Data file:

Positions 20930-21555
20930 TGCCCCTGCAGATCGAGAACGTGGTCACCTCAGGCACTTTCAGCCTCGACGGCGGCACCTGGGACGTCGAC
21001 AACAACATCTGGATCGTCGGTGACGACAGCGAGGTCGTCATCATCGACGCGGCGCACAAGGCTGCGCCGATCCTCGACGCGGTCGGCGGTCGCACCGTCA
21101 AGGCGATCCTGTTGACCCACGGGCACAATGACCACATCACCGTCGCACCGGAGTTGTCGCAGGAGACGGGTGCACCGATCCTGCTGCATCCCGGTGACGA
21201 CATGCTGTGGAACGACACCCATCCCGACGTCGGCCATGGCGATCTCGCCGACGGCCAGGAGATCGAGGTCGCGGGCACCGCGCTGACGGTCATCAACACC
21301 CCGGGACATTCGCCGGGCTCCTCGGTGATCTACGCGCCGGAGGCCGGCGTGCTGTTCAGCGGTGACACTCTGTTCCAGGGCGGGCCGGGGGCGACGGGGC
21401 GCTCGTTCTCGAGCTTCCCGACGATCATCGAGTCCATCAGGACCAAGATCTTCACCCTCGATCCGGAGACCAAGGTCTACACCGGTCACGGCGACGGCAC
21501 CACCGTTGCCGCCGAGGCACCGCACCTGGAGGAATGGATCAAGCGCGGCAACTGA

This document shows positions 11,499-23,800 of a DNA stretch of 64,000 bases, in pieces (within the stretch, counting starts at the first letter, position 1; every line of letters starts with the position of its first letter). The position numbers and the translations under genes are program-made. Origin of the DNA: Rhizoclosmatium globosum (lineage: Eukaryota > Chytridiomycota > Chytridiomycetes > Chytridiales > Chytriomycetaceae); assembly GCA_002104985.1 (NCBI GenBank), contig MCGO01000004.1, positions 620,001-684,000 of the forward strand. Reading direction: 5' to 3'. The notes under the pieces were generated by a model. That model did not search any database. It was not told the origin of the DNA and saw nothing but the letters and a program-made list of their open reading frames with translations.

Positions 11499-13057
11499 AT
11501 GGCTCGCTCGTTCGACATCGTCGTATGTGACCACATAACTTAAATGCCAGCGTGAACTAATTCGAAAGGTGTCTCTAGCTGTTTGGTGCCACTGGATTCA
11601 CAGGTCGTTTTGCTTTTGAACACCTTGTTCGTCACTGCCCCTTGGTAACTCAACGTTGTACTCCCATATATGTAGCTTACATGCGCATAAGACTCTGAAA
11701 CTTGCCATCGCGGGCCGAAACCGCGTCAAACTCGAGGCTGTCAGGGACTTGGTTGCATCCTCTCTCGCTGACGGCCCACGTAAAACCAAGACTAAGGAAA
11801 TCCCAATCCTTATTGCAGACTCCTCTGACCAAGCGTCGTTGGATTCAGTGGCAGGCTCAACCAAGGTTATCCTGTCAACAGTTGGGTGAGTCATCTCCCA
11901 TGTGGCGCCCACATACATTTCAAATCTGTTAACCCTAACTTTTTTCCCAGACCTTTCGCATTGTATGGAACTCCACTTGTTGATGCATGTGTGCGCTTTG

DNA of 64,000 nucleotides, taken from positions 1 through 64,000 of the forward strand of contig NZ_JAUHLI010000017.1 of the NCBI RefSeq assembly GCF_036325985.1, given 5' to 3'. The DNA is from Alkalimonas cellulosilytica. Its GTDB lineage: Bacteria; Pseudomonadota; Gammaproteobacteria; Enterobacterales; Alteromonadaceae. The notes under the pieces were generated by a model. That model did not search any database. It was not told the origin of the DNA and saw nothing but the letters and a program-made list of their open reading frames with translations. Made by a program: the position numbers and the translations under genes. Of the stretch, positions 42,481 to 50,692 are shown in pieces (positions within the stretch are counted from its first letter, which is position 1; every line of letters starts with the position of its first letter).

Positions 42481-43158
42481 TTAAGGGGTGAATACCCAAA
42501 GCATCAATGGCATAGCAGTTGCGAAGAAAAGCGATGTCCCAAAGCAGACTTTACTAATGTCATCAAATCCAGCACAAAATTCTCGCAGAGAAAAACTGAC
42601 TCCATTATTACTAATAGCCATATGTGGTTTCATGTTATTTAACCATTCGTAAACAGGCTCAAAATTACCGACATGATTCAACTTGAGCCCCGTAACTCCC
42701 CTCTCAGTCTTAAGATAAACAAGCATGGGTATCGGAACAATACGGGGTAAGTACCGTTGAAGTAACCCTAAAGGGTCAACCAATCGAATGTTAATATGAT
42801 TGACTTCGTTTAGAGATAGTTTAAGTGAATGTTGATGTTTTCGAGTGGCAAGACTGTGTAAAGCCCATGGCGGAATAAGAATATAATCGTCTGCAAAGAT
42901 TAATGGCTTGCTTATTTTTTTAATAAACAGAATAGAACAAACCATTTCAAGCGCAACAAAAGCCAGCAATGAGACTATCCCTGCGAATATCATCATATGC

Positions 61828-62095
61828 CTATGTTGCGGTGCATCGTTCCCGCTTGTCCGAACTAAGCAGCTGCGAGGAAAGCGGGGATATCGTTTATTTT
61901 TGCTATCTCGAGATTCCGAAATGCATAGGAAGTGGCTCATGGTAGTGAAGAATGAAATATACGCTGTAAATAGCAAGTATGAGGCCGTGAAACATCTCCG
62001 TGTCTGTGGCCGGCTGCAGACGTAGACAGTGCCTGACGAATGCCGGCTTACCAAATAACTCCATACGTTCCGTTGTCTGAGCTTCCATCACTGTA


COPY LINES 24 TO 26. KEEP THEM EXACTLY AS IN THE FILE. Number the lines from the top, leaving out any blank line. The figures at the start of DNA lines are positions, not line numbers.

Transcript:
42901 TAATGGCTTGCTTATTTTTTTAATAAACAGAATAGAACAAACCATTTCAAGCGCAACAAAAGCCAGCAATGAGACTATCCCTGCGAATATCATCATATGC

Positions 61828-62095
61828 CTATGTTGCGGTGCATCGTTCCCGCTTGTCCGAACTAAGCAGCTGCGAGGAAAGCGGGGATATCGTTTATTTT